A small change in CPD could make a big change in how some people feel about their ability to minister. To watch over one another in love is part of our shared ministry.

In 'What is a Presbyter' we are told that

A presbyter is a ‘whole' person, interconnected with others through family, friendship or other close relationships
A presbyter ensures that his or her family and personal commitments are not neglected

The same is true of Deacons..

To ask that CPD is updated so that this is implicit in our working conditions is not whining - its practicing what we preach.
Isn't it?

Tuesday, September 7, 2010

35 hour working week for all ministers?

Good morning God,

A 5 day, 35 hour working week for all ministers - yes even CIRCUIT ministers? Is it possible, is it desirable? As promised, here's the text of a circuit memorial which, if adopted and sent to Conference, might at least persuade us to examine the working conditions of circuit ministers.
What do you think God? I know, I know, we would all do the work anyway, but if we felt we were only supposed to be 'working' 35 hours a week, we might at least give ourselves permission to stop after 48.. instead of the usual 60-70..
It might even encourage more lay people to become actively involved again - or even consider ministry as an option if they saw half-decent working conditions..

Anyway.. here's the first draft to be put to our circuit meeting.

Text of memorial: The xxxx Circuit draws the Conference’s attention to the increasing number of ministers leaving circuit ministry for reasons of stress, finance and poor working conditions and asks Conference to address the issue directly by implementing the following changes to ministerial working conditions without reduction of Stipend from the start of the Connexional year 2011:
1) Standardise on a notional 5 day, 35 hour working week for all ministers.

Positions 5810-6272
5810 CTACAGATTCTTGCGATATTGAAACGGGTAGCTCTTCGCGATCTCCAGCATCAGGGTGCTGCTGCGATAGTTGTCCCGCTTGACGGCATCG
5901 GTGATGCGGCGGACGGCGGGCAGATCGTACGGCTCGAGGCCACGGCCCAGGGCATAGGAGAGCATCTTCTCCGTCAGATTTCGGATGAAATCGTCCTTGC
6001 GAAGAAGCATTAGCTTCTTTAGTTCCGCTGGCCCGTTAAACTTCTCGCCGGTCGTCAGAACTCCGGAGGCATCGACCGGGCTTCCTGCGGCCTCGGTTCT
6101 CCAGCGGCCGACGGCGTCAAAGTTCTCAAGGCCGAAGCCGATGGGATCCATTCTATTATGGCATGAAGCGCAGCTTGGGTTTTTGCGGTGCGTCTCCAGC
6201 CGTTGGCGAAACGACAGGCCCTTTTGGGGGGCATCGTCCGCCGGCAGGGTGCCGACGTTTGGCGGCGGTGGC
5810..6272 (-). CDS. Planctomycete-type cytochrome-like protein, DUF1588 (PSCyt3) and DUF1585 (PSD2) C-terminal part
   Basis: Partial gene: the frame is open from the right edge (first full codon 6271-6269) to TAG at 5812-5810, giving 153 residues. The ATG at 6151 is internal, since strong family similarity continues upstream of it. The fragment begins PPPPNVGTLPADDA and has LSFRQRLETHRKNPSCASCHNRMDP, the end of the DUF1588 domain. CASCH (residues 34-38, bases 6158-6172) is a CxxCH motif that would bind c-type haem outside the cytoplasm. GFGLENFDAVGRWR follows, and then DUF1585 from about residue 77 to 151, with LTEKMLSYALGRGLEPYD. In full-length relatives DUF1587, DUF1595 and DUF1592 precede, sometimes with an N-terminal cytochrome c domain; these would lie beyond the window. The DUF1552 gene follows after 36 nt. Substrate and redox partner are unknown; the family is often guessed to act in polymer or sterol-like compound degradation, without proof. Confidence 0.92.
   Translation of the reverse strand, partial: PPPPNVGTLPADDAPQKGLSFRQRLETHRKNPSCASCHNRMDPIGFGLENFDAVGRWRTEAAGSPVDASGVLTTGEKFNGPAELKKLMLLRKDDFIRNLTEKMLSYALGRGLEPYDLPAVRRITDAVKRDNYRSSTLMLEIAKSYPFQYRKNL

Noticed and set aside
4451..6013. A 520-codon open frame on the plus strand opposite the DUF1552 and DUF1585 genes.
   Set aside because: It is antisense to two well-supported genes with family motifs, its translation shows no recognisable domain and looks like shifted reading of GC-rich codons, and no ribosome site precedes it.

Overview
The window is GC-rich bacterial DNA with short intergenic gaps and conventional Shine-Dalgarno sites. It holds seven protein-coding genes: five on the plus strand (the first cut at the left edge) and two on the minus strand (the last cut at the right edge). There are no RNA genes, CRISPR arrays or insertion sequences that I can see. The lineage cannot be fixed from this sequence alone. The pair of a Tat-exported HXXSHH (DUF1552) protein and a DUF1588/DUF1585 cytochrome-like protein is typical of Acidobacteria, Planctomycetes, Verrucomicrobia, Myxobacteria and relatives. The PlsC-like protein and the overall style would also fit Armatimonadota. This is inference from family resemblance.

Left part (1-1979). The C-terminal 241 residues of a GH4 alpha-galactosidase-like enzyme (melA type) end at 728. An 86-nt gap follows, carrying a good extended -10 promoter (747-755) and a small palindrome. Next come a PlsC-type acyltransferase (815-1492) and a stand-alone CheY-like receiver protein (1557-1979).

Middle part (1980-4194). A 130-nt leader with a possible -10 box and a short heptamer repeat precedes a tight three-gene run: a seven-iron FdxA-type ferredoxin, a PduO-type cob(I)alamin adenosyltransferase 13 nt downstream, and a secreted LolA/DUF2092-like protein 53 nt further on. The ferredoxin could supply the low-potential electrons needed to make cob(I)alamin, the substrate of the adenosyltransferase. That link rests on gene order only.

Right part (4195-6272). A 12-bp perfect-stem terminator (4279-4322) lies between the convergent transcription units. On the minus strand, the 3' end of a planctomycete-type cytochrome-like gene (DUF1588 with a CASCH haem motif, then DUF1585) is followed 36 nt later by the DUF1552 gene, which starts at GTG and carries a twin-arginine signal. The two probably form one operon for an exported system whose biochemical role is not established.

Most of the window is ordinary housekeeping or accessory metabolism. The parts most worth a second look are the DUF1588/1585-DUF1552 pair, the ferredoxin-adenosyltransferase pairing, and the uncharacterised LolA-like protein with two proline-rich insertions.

(These are the working hours of ministers based at MCH)
2) Remove the 12 quarter days per year
3) Require Circuits to comply with the European Working Directive and ensure that no minister works more than 48 hours a week when averaged over a 17 week period.

Background or supporting statement:
Ministry is a vocation which demands sacrificial giving of time and energy. As the Church has declined however, more and more is being asked of few and fewer ministers. The review of the pension scheme has highlighted the fact that there has been a significant increase, year upon year, in the number of younger (below 50 years of age) ministers retiring early on the grounds of stress. The call for a ‘Year of Jubilee’ at Conference 2010 is further indication of the extent to which the whole Church is beginning to feel pressured. For the Church to flourish and grow it needs a ministry which is energised and refreshed not permanently tired. It also needs for ministry to appeal to a new generation as a vocation which, whilst it may be both challenging and dynamic, is nonetheless still doable. It is our belief that the current Conference ruling (given below) is no longer able to achieve that objective.

The Conference recognises the impossibility and the undesirability of too strict a rule on a minister’s or deacon’s use of time, such as a sessional apportionment would entail, and it also recognises the economic restrictions which make the ideal unachievable; but it considers that the application of the principles of any person’s need of rest, recreation, exercise, fellowship, and above all a full family life, would require:
1. 35 days’ holiday each year, plus the equivalent of statutory public holidays. Such entitlement would include five Sundays free of duties, of which at least two would be consecutive Sundays and, for ministers, one Local Preachers’ Sunday.
2. A break of three consecutive weekdays (if possible away from home) each quarter.
3. A minimum break of 24 hours each week, without structured work and if possible away from the manse.
4. A period of up to an hour’s break each day for recreation and exercise.
5. Where there is a Sunday between Christmas and New Year probationers should be free on that Sunday.
The Conference recommends each minister and deacon to cultivate a hobby from the outset.